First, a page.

A decision by a California high school to ban carrying a thin blue line flag has stirred up controversy on social media.
The California high school decided to prohibit its team from carrying a thin blue line flag in support of police after district administrators argued that it was too “divisive.”
Saugus High School mother Lexi Hawk, whose son carried the flag to honor law enforcement, weighed in on the controversy.
“He thinks it’s ridiculous personally, but he is respectful of the school’s decision at this time,” Hawk said. “He likes to play football. He doesn’t want anybody being offended … he would have never thought anybody would have been offended.”
The school’s decision comes three years after the Saugus High School shooting in 2019 claimed the lives of two students and injured three others.
Police response to the shooting was swift. Three off-duty police officers who had just dropped relatives off at the school were the first on the scene, followed by the school resource officer and other deputies from the Santa Clarita Sheriff’s Office.
The shooter killed himself after shooting five students that day.
Hawk, who’s mother was a 20-year LAPD veteran, said social media largely contributed to the outrage.
“It was never an issue on the football team before somebody made it an issue on social media, so for him, he thought he was doing the right thing and being respectful and appreciating the law enforcement community as a whole. And somebody took it way too far,” she explained.
The decision was made unilaterally by school officials in response to the social media criticism.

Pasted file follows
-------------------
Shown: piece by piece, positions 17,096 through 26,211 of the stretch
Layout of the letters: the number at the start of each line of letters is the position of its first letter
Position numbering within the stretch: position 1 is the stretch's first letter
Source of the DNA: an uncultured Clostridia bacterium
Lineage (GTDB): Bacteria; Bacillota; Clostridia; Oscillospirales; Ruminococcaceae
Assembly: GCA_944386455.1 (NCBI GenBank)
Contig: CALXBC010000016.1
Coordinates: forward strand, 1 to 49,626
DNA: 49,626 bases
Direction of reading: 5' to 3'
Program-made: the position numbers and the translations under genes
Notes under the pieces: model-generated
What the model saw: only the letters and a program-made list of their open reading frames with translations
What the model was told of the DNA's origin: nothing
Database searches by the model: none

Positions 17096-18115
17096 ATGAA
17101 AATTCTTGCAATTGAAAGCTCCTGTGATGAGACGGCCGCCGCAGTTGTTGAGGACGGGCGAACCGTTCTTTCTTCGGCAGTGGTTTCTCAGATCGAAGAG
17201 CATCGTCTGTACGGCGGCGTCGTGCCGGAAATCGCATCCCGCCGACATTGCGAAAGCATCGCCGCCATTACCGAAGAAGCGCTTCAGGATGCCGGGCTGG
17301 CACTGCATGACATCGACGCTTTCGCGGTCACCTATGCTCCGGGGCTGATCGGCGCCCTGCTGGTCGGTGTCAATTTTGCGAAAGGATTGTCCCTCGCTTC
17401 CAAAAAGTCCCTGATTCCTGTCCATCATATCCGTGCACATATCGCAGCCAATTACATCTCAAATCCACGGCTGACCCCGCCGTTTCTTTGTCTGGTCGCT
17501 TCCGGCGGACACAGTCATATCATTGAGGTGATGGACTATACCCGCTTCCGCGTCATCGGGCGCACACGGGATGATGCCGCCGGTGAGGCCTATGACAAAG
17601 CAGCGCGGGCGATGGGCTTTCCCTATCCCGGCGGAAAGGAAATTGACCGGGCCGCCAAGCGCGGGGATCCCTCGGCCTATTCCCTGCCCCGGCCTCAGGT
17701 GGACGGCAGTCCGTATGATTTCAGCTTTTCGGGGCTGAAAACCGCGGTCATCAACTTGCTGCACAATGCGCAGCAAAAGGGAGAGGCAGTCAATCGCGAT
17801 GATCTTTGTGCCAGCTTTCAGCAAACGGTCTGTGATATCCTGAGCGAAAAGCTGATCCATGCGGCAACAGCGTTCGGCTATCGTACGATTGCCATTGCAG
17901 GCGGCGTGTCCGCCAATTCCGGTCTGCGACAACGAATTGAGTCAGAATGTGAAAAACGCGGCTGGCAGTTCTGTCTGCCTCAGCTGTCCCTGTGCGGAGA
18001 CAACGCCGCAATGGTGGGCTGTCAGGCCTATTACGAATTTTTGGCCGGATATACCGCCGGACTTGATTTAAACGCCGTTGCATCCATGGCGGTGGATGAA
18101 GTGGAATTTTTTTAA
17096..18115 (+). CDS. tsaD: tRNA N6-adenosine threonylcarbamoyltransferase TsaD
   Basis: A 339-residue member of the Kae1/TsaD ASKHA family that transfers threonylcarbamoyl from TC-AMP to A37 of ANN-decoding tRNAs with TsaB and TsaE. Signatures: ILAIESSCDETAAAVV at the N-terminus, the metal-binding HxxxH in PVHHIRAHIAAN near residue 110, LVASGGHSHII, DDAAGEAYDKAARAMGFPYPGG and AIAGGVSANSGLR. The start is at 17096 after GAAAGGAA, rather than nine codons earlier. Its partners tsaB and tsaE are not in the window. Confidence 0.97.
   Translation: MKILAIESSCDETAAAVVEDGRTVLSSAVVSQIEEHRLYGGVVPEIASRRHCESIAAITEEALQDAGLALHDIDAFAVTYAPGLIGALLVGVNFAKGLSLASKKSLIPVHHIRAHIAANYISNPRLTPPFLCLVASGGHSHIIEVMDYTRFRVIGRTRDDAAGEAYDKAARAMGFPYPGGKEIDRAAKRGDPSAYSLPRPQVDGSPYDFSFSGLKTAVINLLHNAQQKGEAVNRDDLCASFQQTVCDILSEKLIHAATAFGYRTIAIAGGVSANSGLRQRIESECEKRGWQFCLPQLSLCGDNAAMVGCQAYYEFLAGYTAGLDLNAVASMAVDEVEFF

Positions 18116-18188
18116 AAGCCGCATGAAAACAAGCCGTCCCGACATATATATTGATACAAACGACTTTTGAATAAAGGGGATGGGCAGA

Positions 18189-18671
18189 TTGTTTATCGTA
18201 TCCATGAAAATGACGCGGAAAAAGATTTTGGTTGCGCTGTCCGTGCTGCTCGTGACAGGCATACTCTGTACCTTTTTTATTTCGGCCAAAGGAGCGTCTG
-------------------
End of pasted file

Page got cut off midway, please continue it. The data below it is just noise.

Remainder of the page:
“There was no discussion with the parents of the students on the football team,” Hawk added.
William S. Hart Union High School District Superintendent Mike Kuhlman sent a letter to inform the school of the decision, in which he wrote that the flag was “uncomfortable” and “unwelcome” to some.
“Given that some individuals have expressed concern that they interpret the thin blue line flag to be divisive, it occurred to (the coach) that it’s possible that some players on the team might not be entirely enthusiastic about a symbol that is being used to represent the entire team,” the superintendent said.
According to Kuhlman, the coach agreed with the decision.
“In deference to his commitment to inclusivity, kindness and respect (just loving people), and because the team never voted as a unit to carry this banner, coach decided to discontinue this practice,” he continued.
Despite not waving the flag at a recent game, Hawk said the pro-police sentiment was palpable.
“At the game on Friday, it was an overwhelming majority in the stands with their blue line flags or T-shirts or support of our law enforcement,” Hawk said. “My son’s grandparents, my parents are retired LAPD, therefore, we are very supportive of our local law enforcement.”